1. It is often amply repaid in this world (Deuteronomy 16:17-20; 2 Corinthians 9:6-8).

2. It will be acknowledged in the day of judgment. "Inasmuch as ye have done it unto the least of these My brethren, ye have done it unto Me."

(D. Thomas, D. D.)

We are to give to the poor out of pity. Not to be seen and applauded, much less to get influence over them; but out of pure sympathy and compassion we must give them help. We must not expect to get anything back from the poor, not even gratitude; but we should regard what we have done as a loan to the Lord. He undertakes the obligation, and if we look to Him in the matter we must not look to the second party. What an honour the Lord bestows upon us when He condescends to borrow of us! That merchant is greatly favoured who has the Lord on his books. It would seem a pity to have such a name down for a paltry pittance; let us make it a heavy amount. The next needy man that comes this way, let us help him. As for repayment, we can hardly think of it, and yet here is the Lord's note of hand. Blessed be His name, His promise to pay is better than gold and silver. Are we running a little short through the depression of the times? We may venture humbly to present this bill at the Bank of Faith.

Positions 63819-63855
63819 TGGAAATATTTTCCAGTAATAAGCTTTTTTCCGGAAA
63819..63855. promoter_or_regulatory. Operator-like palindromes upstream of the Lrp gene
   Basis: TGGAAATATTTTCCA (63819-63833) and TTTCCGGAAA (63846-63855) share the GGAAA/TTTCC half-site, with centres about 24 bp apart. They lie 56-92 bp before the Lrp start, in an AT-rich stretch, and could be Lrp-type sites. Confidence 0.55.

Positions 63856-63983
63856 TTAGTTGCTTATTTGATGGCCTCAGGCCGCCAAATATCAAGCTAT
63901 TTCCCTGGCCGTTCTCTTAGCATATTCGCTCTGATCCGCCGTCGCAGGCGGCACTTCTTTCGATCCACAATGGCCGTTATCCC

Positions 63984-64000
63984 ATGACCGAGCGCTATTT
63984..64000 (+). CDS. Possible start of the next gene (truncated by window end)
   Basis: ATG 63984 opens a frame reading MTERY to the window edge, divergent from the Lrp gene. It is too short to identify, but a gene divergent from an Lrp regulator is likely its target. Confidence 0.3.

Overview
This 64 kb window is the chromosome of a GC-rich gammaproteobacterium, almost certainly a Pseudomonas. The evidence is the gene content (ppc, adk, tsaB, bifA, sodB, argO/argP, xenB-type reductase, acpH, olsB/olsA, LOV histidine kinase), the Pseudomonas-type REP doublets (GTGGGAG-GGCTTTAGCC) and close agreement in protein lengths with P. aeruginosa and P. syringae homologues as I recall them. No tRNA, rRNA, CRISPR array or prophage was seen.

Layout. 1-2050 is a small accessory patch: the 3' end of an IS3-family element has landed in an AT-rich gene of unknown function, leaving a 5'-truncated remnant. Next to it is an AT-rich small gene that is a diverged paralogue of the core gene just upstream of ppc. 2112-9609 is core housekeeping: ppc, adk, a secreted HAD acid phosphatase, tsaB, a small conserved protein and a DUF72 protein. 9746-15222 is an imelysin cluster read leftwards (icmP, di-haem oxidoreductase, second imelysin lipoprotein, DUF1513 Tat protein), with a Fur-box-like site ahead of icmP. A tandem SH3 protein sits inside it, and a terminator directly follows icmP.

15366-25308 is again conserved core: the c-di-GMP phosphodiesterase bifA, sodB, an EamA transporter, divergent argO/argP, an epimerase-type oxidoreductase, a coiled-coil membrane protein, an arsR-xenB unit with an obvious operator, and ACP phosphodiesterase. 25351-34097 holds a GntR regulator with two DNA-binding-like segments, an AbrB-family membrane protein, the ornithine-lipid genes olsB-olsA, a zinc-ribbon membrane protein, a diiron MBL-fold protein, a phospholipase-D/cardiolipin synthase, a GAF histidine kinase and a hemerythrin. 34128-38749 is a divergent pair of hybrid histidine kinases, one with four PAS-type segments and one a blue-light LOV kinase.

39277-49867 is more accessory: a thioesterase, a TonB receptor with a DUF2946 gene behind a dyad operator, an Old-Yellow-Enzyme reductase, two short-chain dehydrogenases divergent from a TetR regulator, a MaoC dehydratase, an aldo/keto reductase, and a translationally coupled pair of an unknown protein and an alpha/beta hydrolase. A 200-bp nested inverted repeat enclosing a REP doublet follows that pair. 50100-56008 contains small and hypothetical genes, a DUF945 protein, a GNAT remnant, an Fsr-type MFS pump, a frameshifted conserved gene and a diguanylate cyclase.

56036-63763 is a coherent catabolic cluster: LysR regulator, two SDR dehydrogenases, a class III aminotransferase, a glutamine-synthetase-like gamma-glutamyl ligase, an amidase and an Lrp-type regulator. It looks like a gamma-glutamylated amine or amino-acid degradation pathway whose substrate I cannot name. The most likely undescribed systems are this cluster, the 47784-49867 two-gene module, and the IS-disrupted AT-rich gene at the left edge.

( C. H. Spurgeon.)

A wealthy but stingy gentleman was waited on by the advocates of a charitable institution, for which they solicited his aid, reminding him of the Divine declaration, "He that hath pity on the poor lendeth unto the Lord; and that which he hath given will He pay him again." To this he replied, "The security, no doubt, is good, and the interest liberal; but I cannot give such long credit." Poor rich man! the day of payment was much nearer than he anticipated. Not a fortnight had elapsed from his refusing to honour this claim of God upon his substance before he received a summons with which he could not refuse to comply. He was dead.

(to the young): — Pity is the feeling of sorrow we find in our hearts when we see a person in trouble or distress. There are two kinds of pity, a wrong and a right. The wrong kind of pity makes people feel without making them do or give. The right kind makes people do or give, as well as feel. What we do for, or give to the poor, God regards as done or given to Himself. What we lend to another we call a loan. There are many different kinds of loans, but that which is lent to the Lord is the best loan.

I.BECAUSE HE RECEIVES THE SMALLEST SUMS.

II.BECAUSE IT IS SO SAFE.

III.BECAUSE HE PAYS GOOD INTEREST.

(R. Newton, D. D.)

This is an argument for charity of wonderful force. No pagan moralist could ever produce a motive for any social duty equal to this. It is sufficient to open the closest fist, and to enlarge the most selfish heart. Can we lose anything by lending it to the Lord? God will be sure to repay what is given to the poor at His command with great increase. The greatest usurer on earth cannot make so much of his money as the man that gives to the poor.

(George Lawson, D. D.)